After the Pan is mixed with the various gasses and either rayon or petroleum, the end result is reacted with a catalyst producing a polyacrylonitrile plastic which is then spun into fibers using a variety of chemicals and chemical baths.
The plastic then solidifies into fibers, similar to textile fibers, which are then spun together in order to form a weave.
There are multiple ways of spinning these fibers, the most popular of them being wet spinning, where the fibers are spun within the chemical baths as they are formed.
By this point, the fibers are spun together, but they are still unstable. They chemical composition is linear at an atomic level, and before the plastic is carbonized in order to turn it into carbon fiber, it needs to be stabilized.
This is done by simply cooking the plastic in heated air at 200 – 300 degrees Celsius (390 – 590 degrees Fahrenheit) for between 30 and 120 minutes, depending on the quantity and the composition of the plastic that you are thermally treating.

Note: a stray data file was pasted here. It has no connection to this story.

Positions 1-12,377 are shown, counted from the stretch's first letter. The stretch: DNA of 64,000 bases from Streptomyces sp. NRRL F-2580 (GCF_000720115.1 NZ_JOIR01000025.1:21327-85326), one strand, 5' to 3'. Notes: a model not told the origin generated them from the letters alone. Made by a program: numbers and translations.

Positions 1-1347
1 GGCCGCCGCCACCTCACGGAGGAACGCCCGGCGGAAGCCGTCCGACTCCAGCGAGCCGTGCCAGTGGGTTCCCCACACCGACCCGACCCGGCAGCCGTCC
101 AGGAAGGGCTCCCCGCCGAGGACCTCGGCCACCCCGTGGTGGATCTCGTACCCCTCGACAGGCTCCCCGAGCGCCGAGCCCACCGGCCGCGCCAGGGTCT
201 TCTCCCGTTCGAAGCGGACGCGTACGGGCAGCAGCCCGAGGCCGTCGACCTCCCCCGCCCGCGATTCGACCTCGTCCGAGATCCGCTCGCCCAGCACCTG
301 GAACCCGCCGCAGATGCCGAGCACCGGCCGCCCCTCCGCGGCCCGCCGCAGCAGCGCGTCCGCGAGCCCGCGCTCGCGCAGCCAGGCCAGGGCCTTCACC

There is a series of chemical reactions that take place during the stabilizing of the fibers, and each and every one of these reactions give out heat drastically altering the temperature at which they are treated, so it needs to be adjusted frequently.
After the fibers have been stabilized, they are put into a special pressurized furnace where they are heated at 1000 – 3000 degrees Celsius (1830 – 5500 degrees Fahrenheit) with absolutely no oxygen in the mix.
The lack of oxygen prevents the fibers from burning in the intense heat and because the furnace is pressurized at a pressure slightly higher than the outside pressure, the non-carbon elements burn away leaving only the carbon crystals and molecules which form a tight bond, thus creating the actual carbon fibers themselves.